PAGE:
Observe how your relationship to place shifts when you bring awareness to her boundaries. How do you introduce yourself to place if this is your first time meeting? Can you respectfully observe with love and patience before reaching out, touching, or taking? We are all too often in a rush to fulfill our agenda with the natural world. We know that building trust and a deep love among humans takes time, why would it be any different for our relationship to land and place?
As humans we are gifted with our ability to gather information through our senses. Even though we have access to these gifts, we seldom spend time developing them and often become dominant on one particular sense and unknowingly dismiss the wisdom of the others. A large part of trusting in our intuition is developing our sensory awareness.
When we practice engaging our sensory abilities we expand our ability for communication. To intimately belong to a place we must be able to attune to the sounds, tastes, smells, sights and feels. When the senses are awakened, we become grounded in the moment. This act of being fully present is what we all crave in relationship. To be seen and experienced in the here and now.
Wandering & Active Listening
One day it became extremely important for me to be referred to as someone who wanders versus someone who hikes. For me, this distinction meant that I engaged with place with curiosity and wonderment, and without expectation. To be a hiker felt too limiting in how I related to the land. I did not seek destinations to arrive at, there was no set agenda when I set off into the woods or desert land.
When I wander, I discover. This discovery process is always driven by a curiosity about the land, the animals, the insects and microbes, the weather and history of place.
With a heightened sensory awareness it becomes much easier to actively listen and attune with place. At each foot fall there are clues to reveal the essence of place. This is particularly evident when we invite in solitude. In solitude the land often becomes loud with story. When you actively listen you are guided in your wandering. An ancient language is revealed to you when you rest your body upon a stone. Place notices these gestures.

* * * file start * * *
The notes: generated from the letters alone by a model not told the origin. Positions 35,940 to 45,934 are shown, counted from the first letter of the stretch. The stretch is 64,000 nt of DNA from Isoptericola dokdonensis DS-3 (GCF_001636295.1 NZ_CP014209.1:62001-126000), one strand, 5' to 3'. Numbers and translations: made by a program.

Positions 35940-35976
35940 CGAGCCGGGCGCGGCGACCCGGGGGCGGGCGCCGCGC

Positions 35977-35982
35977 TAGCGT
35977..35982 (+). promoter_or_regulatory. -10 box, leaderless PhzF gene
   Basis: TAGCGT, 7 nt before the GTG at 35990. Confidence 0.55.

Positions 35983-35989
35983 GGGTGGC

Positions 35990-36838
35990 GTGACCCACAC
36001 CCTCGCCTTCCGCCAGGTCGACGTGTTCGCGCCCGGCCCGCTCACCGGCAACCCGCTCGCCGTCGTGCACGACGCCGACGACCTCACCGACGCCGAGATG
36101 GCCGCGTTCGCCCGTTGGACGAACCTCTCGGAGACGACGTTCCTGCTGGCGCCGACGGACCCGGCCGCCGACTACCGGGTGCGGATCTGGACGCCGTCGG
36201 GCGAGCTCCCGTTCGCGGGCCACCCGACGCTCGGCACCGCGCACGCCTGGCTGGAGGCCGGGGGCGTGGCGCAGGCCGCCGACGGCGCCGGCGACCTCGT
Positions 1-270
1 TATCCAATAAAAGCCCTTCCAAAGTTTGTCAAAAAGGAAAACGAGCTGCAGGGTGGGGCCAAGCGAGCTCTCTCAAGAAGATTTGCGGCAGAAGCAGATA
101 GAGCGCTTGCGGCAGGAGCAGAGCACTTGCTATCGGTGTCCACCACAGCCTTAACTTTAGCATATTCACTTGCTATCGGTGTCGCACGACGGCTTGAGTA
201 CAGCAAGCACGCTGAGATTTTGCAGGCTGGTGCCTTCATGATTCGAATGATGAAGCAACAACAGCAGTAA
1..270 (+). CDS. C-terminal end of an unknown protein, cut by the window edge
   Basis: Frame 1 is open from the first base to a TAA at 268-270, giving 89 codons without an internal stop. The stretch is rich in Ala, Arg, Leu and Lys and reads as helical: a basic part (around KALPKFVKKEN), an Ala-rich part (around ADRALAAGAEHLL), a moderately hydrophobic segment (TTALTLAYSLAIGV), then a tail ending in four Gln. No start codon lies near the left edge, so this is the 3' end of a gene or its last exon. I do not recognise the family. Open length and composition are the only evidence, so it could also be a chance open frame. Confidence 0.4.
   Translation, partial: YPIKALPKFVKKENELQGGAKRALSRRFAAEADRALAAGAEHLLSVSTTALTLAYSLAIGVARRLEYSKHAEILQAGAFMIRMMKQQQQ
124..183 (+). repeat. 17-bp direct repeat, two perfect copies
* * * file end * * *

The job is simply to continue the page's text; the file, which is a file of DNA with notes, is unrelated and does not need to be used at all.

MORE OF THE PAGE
Receiving & Offering
The act of receiving can be challenging for many of us. It feels easier to be the giver than the receiver. But, if there is to be reciprocity, we must learn to receive with humility and grace. To receive we must allow the energetic exchange between place and person unfold. Through sacred boundaries, sensual awakening, and active listening it becomes a poetic process to receive.
When I wander I carry with me offerings that I can leave to the land, the elements, the animals and birds. My partner often clears out sand filled holes in the stones and fills them with water for the birds and wild animals of the land, we call them Raven holes. Sometimes it is a sprinkling of blue corn meal or simply a song of gratitude. Allow your intention to guide you.
In hope of creating a true sense of belonging we must return to place over the seasons and through our experience of time. In the process of returning a familiarity is created among you and the land. The land will remember you, the ravens will begin to greet you, knowing that you will be offering them much needed water. Because place is not static but antimate, change is always afoot. How intimate can you become with the land through the seasons? As long as we stay curious, humble, and attuned our longing to belonging with place will find its way home.
Field Research & History
Now that your senses are fully awakened, and you have begun a relationship with place it is time to dig into a deeper study. The place you are becoming familiar with has undergone significant geologic changes. How has the impact of humans, weather, and time contributed to the place you now know? The places that have the most impact on me energetically and spiritually are those that emanate great change in their being. Find living humans that might offer you stories of the land, read bio-regional field guides to better educate yourself about the flora and fauna, research recorded geologic changes. How does this contribute to your desire to connect with place?
We Are Inseparable From Place
It is always our choice how we engage with place, but the land knows, and will respond accordingly. I have noticed that if I am wandering, distracted by whirling thoughts and erratic emotions I can not access the spirit of place, I am unable to make contact to the beings and language that resides there. Our ability to connect with place, to belong to place must be a slow and intentional process. We cannot snap a photo, pose beside a sentient river and convince ourselves or others that we are connected with place. Be reverent, stay curious, and wander, ...returning often.
Hi! I’m Adrienne. I help healers, mystics, and the sensitive ones embody belonging through ancestral healing, reverence and ritual.